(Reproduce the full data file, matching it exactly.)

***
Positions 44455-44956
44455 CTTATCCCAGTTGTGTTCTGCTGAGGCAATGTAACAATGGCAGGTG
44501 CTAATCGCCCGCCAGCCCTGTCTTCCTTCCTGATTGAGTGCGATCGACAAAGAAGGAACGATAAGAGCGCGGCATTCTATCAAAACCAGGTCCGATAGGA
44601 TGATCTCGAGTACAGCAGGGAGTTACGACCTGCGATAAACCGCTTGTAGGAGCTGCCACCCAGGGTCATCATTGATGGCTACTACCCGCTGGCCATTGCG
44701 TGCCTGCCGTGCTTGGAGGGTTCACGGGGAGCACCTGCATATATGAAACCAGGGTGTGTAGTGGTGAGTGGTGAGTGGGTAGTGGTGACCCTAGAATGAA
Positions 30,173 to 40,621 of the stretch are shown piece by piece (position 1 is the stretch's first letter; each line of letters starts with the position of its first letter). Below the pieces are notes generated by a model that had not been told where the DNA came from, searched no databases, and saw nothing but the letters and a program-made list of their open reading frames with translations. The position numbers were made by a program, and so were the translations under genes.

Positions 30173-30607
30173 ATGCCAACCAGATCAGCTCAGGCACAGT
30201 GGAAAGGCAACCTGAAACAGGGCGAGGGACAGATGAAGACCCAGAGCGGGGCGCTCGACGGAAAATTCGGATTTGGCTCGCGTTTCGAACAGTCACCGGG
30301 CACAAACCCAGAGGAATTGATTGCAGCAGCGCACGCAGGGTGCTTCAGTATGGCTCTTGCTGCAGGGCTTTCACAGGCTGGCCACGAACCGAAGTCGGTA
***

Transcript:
Positions 44455-44956
44455 CTTATCCCAGTTGTGTTCTGCTGAGGCAATGTAACAATGGCAGGTG
44501 CTAATCGCCCGCCAGCCCTGTCTTCCTTCCTGATTGAGTGCGATCGACAAAGAAGGAACGATAAGAGCGCGGCATTCTATCAAAACCAGGTCCGATAGGA
44601 TGATCTCGAGTACAGCAGGGAGTTACGACCTGCGATAAACCGCTTGTAGGAGCTGCCACCCAGGGTCATCATTGATGGCTACTACCCGCTGGCCATTGCG
44701 TGCCTGCCGTGCTTGGAGGGTTCACGGGGAGCACCTGCATATATGAAACCAGGGTGTGTAGTGGTGAGTGGTGAGTGGGTAGTGGTGACCCTAGAATGAA
Positions 30,173 to 40,621 of the stretch are shown piece by piece (position 1 is the stretch's first letter; each line of letters starts with the position of its first letter). Below the pieces are notes generated by a model that had not been told where the DNA came from, searched no databases, and saw nothing but the letters and a program-made list of their open reading frames with translations. The position numbers were made by a program, and so were the translations under genes.

Positions 30173-30607
30173 ATGCCAACCAGATCAGCTCAGGCACAGT
30201 GGAAAGGCAACCTGAAACAGGGCGAGGGACAGATGAAGACCCAGAGCGGGGCGCTCGACGGAAAATTCGGATTTGGCTCGCGTTTCGAACAGTCACCGGG
30301 CACAAACCCAGAGGAATTGATTGCAGCAGCGCACGCAGGGTGCTTCAGTATGGCTCTTGCTGCAGGGCTTTCACAGGCTGGCCACGAACCGAAGTCGGTA